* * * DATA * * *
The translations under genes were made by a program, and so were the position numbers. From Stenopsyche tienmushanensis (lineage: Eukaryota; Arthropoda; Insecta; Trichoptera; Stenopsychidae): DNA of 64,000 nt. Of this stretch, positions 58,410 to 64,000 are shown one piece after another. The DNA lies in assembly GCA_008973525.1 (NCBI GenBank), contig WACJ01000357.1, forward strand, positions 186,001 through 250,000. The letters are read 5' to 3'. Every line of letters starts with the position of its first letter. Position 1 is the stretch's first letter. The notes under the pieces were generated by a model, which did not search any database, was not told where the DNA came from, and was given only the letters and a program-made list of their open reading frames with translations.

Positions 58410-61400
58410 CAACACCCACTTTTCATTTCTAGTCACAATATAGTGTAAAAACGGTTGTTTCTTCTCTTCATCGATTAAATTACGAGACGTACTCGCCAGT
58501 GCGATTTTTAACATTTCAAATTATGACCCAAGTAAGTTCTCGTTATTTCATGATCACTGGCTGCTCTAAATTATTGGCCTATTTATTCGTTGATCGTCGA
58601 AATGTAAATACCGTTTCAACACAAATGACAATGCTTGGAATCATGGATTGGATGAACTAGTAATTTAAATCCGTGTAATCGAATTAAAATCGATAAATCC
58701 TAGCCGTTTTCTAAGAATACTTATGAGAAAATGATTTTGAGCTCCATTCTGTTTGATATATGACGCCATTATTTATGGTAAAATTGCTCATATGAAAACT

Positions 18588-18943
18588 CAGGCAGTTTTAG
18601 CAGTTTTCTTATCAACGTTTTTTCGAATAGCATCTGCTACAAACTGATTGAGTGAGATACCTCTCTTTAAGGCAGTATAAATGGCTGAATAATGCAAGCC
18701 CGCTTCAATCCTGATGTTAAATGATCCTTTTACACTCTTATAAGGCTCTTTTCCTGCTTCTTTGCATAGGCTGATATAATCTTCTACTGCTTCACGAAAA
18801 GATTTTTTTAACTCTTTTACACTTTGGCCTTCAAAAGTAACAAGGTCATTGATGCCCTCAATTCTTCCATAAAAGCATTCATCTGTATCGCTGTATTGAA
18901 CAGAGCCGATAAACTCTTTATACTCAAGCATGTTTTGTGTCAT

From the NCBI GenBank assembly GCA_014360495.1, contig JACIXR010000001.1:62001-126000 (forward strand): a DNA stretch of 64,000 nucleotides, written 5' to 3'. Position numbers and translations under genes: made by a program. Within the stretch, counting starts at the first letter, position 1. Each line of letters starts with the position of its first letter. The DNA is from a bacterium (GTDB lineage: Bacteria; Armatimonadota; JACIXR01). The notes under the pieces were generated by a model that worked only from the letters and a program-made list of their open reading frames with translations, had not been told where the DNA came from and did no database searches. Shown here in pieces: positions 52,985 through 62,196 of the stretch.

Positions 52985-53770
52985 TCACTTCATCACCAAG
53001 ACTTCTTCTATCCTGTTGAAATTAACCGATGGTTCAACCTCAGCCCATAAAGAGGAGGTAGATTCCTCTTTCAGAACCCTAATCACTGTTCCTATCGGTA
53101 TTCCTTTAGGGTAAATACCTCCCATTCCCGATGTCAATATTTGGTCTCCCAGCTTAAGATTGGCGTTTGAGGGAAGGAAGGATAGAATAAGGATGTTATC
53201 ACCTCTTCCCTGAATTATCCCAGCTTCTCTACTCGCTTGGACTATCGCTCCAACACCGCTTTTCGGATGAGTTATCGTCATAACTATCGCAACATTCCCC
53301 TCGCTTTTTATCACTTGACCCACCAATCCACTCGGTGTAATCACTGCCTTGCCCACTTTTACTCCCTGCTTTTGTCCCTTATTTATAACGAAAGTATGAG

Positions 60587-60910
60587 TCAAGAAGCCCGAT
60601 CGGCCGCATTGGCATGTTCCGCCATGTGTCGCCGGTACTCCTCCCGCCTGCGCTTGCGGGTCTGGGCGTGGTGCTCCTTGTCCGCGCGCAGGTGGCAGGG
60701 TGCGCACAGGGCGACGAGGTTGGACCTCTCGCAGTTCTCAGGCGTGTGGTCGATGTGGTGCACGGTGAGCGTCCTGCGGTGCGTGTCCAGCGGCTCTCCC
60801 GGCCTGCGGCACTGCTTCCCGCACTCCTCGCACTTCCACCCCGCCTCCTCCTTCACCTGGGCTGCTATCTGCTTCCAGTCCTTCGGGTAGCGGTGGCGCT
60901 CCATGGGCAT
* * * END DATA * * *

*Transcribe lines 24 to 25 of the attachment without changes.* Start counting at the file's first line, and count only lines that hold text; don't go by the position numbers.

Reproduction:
60801 GGCCTGCGGCACTGCTTCCCGCACTCCTCGCACTTCCACCCCGCCTCCTCCTTCACCTGGGCTGCTATCTGCTTCCAGTCCTTCGGGTAGCGGTGGCGCT
60901 CCATGGGCAT